M-Health will be biggest driver of M2M
The number of mobile connected, machine-to-machine (M2M) and embedded devices will ramp up to nearly 412 million globally by 2014, according to analyst firm Juniper Research. But the main market drivers won't be the oft-hyped e-readers or netbooks. Rather, they will be several enterprise verticals lead by healthcare monitoring, a small market today, but one poised to achieve significant revenues.
Juniper identified the enterprise markets exploring M2M as utility metering, mobile-connected buildings, consumer and commercial telematics and retail and banking. All of these verticals will see growth in both numbers and service revenues, according to Juniper Research senior analyst Anthony Cox. Smart metering will experience the most growth, but healthcare monitoring applications will begin to reach the commercial roll out stage from 2012 and will see more potential in achieving service revenues, he said.
“Eventually one of the big ones will be health and health monitoring in particular," Cox said. "This is just starting at the moment and is still in very much its infancy. Health monitoring will use short-range technologies to begin with such as NFC and Bluetooth or WiFi and later develop into more sophisticated systems whereby the cellular networks are being used to monitor the health of individuals.”
Already in the health care market there are several iPhone applications that Cox said could eventually be linked to ancillary devices like a body-monitoring device. Through apps on the iPhone or other smart devices, users eventually might not need the custom, purpose-built units. There will be pure M2M devices, such as heart monitors designed specifically for M2M, as well as apps developed to link to the equipment, Cox said.
“For example, a sensor could be attached to an iPhone as an ancillary device connecting to the iPhone and the healthcare App within it,” Cox said.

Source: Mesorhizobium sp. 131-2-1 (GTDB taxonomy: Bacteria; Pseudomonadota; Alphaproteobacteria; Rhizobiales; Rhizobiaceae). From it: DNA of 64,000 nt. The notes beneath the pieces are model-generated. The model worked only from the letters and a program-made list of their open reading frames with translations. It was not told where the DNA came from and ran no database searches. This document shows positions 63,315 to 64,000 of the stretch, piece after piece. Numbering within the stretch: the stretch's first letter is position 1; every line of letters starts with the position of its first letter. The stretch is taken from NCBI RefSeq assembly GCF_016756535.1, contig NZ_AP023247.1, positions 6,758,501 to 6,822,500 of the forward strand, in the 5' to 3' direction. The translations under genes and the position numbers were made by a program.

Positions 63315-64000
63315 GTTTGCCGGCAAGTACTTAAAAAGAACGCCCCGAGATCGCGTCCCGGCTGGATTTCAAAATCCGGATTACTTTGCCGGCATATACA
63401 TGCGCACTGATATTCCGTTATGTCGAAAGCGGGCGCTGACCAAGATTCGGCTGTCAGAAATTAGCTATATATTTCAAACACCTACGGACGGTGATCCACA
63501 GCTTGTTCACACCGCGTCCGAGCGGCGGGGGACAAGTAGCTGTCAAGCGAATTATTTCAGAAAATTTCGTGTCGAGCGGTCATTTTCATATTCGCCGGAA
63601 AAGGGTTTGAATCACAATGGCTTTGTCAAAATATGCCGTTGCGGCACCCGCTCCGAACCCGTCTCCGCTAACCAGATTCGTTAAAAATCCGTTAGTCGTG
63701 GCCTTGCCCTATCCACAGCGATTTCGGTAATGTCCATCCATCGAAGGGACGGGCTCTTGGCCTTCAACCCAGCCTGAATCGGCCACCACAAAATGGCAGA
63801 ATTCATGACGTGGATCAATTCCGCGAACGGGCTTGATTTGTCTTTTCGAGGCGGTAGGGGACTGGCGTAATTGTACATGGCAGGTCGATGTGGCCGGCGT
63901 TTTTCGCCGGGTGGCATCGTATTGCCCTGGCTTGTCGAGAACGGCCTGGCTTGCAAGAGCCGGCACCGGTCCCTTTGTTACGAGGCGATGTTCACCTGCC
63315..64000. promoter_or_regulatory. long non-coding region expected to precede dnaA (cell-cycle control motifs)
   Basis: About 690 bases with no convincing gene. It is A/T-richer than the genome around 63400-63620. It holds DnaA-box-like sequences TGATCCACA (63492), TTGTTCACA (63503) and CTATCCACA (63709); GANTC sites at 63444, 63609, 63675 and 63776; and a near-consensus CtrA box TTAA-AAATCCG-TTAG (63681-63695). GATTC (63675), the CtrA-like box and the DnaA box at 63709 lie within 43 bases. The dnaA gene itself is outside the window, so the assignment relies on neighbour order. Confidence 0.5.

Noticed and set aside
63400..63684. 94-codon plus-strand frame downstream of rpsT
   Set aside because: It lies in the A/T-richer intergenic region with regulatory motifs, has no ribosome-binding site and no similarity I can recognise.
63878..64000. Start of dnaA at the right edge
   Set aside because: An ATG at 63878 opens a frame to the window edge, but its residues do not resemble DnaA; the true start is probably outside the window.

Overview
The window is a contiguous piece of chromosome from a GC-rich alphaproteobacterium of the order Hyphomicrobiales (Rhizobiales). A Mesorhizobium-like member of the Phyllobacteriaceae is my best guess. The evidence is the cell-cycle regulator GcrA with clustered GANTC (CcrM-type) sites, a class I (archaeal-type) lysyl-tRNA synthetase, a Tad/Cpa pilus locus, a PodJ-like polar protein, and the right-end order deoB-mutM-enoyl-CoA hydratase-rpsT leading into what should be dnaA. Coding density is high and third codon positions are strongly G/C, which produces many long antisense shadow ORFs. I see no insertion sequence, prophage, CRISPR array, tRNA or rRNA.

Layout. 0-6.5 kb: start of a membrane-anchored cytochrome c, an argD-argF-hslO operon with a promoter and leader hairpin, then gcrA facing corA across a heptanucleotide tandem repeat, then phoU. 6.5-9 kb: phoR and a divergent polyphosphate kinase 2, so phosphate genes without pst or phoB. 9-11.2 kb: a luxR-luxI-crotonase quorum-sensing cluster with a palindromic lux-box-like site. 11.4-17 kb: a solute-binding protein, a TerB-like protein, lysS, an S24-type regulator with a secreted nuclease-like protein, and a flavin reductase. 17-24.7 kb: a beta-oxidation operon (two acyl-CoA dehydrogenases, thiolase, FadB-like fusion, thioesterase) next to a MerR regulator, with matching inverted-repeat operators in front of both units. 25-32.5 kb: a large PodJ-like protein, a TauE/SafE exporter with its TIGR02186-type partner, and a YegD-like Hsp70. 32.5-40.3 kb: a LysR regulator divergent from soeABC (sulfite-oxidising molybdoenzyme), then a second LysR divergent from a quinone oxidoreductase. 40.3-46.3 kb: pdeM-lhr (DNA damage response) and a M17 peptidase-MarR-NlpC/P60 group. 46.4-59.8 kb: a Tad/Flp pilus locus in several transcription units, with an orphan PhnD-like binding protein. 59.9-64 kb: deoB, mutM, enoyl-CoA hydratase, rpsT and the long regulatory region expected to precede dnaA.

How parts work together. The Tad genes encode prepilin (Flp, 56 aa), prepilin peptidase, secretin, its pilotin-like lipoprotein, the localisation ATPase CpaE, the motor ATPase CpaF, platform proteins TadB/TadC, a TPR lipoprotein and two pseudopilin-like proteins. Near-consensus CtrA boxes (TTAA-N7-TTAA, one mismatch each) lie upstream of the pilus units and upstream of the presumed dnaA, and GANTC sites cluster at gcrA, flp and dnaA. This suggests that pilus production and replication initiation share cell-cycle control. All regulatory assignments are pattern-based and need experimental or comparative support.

To date, the device market has been fragmented by hundreds of small players and competing standards. Going forward, however, the market will be large, by necessity. In the next 20 years, the number of people between age 60 and 80 will require an enormous amount of health care, Cox said. One way that they are addressing costs is through monitoring patients at home. M2M is one way to do this, starting with the WiFi networks, then short-range networks and eventually cellular networks, Cox said.
"That is the sort of thing people will be willing to pay for," Cox said. "It's an app that is very, very useful. But at the same time, it's one that will take time to come. Health organizations aren't going to move quickly. There will requirements for testing and making sure they are right, because of the crucial nature of healthcare."
Wireless operators have been looking to M2M as a way to recoup declining voice revenues for some time now, but Cox noted that revenues won't be easy to come by. On the consumer side, with devices like eReaders and netbooks, the ARPU will be much higher, as will the bandwidth they require. But for enterprise apps, scale will be key.
"Really, you are talking about a very different market from the market mobile operators work in at the moment where they get between $40 and $60 per month for a cellular connection to a normal subscriber," Cox said. "In M2M, revenue per user will be a much lower, maybe only a few dollars. On the positive side, device numbers can be a lot higher and churn a lot lower.”
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